Is Google working on a standalone VR headset or not?


The saga of the grand (and elusive) Google VR headset continues in a very confusing way. Reports leading up to Google I/O suggested Google was working on a VR headset, and while we thought we might see it launch at the big developers’ conference, what we got instead was a VR platform called Daydream.

Alongside that platform was a reference design for advanced VR headsets and controllers, and Google confirmed that they would eventually create an actual headset based on that design to get the ball rolling.

Google Daydream VR headset controller

But plans for a more advanced VR headset are said to have been scrapped. That’s the word from Recode, anyway, who was told that Google scrapped a headset that would compete with the likes of the HTC Vive and Oculus Rift.

Stop right there, though, because Engadget has it on good authority that the company is still working on some sort of high-end VR hardware, however the project Google is exploring now is more of a hybrid VR and AR (augmented reality) experience, and it’d be more akin to Microsoft’s Hololens than anything else. The device will reportedly be standalone with its own display and hardware, so you won’t need a PC or phone to carry around.

Indeed, we’ve long suspected that Google’s vision for the future is supplanted more within the augmented reality realm. For starters, the troubled Google Glass was the very first stepping stone into a world where our surroundings became our user interface through the advent of a heads-up display. The project hit a bit of a standstill in terms of consumer development, though Google still appears to be testing things behind the scenes with enterprises.

More than that, though, was the advent of Tango. It’s augmented reality on a whole casserole of steroids. When we first saw the capabilities of Tango — its ability to map areas in 3D and detect its relative position in a room — we were blown away. We thought it might be an expensive technology to access, but then this affordable device came to fruition. It’s clear that augmented reality is still important for Google, and Tango is going to be a very big deal in the future of virtual experiences.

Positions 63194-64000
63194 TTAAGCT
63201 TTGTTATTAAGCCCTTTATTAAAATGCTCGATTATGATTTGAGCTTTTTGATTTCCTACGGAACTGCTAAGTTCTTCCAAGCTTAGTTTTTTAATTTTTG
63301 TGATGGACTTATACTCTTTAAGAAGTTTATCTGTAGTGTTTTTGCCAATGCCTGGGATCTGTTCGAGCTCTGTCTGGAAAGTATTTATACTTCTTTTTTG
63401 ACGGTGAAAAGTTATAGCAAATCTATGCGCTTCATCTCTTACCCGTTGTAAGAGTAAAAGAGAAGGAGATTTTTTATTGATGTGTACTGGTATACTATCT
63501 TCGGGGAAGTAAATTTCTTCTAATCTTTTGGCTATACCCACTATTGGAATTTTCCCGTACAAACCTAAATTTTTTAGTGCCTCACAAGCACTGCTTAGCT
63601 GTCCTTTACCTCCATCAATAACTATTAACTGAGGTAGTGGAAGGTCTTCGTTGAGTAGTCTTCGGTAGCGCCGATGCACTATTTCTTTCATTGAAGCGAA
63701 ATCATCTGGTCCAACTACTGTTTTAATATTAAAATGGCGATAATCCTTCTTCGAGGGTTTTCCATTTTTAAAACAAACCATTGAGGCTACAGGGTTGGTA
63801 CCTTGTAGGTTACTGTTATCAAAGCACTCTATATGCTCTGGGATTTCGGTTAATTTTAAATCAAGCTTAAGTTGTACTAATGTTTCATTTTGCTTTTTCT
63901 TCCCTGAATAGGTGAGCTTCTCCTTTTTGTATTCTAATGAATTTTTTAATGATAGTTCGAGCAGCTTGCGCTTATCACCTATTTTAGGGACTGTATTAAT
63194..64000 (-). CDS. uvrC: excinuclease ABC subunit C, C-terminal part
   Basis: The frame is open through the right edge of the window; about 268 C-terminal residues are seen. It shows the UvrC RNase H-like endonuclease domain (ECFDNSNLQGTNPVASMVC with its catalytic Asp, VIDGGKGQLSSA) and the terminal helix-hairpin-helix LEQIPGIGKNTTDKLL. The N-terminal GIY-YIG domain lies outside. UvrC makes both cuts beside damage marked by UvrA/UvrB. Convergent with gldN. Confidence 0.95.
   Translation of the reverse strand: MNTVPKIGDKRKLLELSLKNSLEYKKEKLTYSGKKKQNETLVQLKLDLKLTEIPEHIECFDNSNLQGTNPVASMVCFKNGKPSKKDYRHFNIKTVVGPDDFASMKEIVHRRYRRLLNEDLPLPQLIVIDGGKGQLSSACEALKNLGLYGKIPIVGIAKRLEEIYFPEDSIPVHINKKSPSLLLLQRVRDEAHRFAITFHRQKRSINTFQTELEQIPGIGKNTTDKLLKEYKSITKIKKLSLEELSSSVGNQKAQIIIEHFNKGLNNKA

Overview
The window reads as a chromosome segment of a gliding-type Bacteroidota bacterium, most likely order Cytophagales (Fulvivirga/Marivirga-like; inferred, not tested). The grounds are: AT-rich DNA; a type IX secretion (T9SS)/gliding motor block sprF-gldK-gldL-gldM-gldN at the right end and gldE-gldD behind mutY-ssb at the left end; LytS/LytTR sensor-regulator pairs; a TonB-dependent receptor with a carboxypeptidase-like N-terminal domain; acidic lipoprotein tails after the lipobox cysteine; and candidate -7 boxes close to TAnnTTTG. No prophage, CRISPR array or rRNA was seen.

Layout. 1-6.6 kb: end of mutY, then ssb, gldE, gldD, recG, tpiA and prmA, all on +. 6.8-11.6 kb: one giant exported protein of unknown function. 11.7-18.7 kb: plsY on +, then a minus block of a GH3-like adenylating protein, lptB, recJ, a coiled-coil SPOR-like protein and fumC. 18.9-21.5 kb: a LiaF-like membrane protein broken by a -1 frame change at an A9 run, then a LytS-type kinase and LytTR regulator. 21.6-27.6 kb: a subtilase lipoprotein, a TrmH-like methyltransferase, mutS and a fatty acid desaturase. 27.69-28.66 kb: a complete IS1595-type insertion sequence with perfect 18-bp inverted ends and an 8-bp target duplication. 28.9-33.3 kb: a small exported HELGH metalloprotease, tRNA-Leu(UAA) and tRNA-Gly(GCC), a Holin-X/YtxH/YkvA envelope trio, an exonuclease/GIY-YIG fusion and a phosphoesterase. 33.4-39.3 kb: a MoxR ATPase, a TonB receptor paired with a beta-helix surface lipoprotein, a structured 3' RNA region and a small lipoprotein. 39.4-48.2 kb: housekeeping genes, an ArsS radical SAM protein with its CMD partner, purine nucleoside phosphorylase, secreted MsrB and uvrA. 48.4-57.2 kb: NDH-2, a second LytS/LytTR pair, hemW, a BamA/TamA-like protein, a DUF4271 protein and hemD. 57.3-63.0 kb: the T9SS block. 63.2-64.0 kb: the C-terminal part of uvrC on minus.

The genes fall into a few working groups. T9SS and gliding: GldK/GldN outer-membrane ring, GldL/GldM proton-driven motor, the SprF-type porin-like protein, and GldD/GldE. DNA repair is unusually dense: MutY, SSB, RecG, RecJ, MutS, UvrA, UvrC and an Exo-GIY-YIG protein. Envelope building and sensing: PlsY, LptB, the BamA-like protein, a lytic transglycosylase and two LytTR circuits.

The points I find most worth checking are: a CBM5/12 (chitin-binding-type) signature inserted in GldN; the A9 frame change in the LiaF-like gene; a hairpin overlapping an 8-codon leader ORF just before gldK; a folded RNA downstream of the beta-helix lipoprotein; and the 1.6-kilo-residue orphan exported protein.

Lenovo PHAB2 Pro Tango Lowes app JAD_0164

So, is Google making a headset or not? Maybe, or maybe not. It’s possible that Recode was told about a specific project and not VR plans in general, and that perhaps their source didn’t have access to Google’s other goings-on to paint a better picture.

In short, your guess is as good as anyone’s at this point, but with all the hiring they’ve been doing to get some sort of serious hardware off the ground we’re going to opt to believe we’re in for something big within the next couple of years.

Quentyn Kennemer
The "Google Phone" sounded too awesome to pass up, so I bought a G1. The rest is history. And yes, I know my name isn't Wilson.

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